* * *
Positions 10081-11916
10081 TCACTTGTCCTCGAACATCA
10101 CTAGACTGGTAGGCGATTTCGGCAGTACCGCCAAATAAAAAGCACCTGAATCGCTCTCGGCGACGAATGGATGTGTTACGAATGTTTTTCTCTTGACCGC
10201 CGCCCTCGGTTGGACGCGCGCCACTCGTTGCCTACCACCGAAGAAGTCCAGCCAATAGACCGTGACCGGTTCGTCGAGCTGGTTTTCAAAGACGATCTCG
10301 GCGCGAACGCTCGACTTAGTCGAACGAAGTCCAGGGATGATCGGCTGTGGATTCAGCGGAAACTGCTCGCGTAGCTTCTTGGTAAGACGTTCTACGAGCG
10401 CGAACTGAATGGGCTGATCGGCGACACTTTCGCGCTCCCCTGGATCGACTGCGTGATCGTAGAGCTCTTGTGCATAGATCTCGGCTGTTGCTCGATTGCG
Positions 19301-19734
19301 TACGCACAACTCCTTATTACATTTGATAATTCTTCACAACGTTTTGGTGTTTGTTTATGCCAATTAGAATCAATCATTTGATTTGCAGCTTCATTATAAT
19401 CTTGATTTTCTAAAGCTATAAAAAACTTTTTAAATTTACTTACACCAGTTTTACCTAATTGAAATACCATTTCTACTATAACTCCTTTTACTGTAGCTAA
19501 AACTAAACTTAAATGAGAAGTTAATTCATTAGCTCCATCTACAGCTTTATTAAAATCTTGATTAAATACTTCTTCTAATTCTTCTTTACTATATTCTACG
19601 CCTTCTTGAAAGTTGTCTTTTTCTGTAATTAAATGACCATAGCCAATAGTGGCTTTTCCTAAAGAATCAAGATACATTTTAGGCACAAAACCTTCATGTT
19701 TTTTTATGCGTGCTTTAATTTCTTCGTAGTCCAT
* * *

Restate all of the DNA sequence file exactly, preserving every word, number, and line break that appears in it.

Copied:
Positions 10081-11916
10081 TCACTTGTCCTCGAACATCA
10101 CTAGACTGGTAGGCGATTTCGGCAGTACCGCCAAATAAAAAGCACCTGAATCGCTCTCGGCGACGAATGGATGTGTTACGAATGTTTTTCTCTTGACCGC
10201 CGCCCTCGGTTGGACGCGCGCCACTCGTTGCCTACCACCGAAGAAGTCCAGCCAATAGACCGTGACCGGTTCGTCGAGCTGGTTTTCAAAGACGATCTCG
10301 GCGCGAACGCTCGACTTAGTCGAACGAAGTCCAGGGATGATCGGCTGTGGATTCAGCGGAAACTGCTCGCGTAGCTTCTTGGTAAGACGTTCTACGAGCG
10401 CGAACTGAATGGGCTGATCGGCGACACTTTCGCGCTCCCCTGGATCGACTGCGTGATCGTAGAGCTCTTGTGCATAGATCTCGGCTGTTGCTCGATTGCG
Positions 19301-19734
19301 TACGCACAACTCCTTATTACATTTGATAATTCTTCACAACGTTTTGGTGTTTGTTTATGCCAATTAGAATCAATCATTTGATTTGCAGCTTCATTATAAT
19401 CTTGATTTTCTAAAGCTATAAAAAACTTTTTAAATTTACTTACACCAGTTTTACCTAATTGAAATACCATTTCTACTATAACTCCTTTTACTGTAGCTAA
19501 AACTAAACTTAAATGAGAAGTTAATTCATTAGCTCCATCTACAGCTTTATTAAAATCTTGATTAAATACTTCTTCTAATTCTTCTTTACTATATTCTACG
19601 CCTTCTTGAAAGTTGTCTTTTTCTGTAATTAAATGACCATAGCCAATAGTGGCTTTTCCTAAAGAATCAAGATACATTTTAGGCACAAAACCTTCATGTT
19701 TTTTTATGCGTGCTTTAATTTCTTCGTAGTCCAT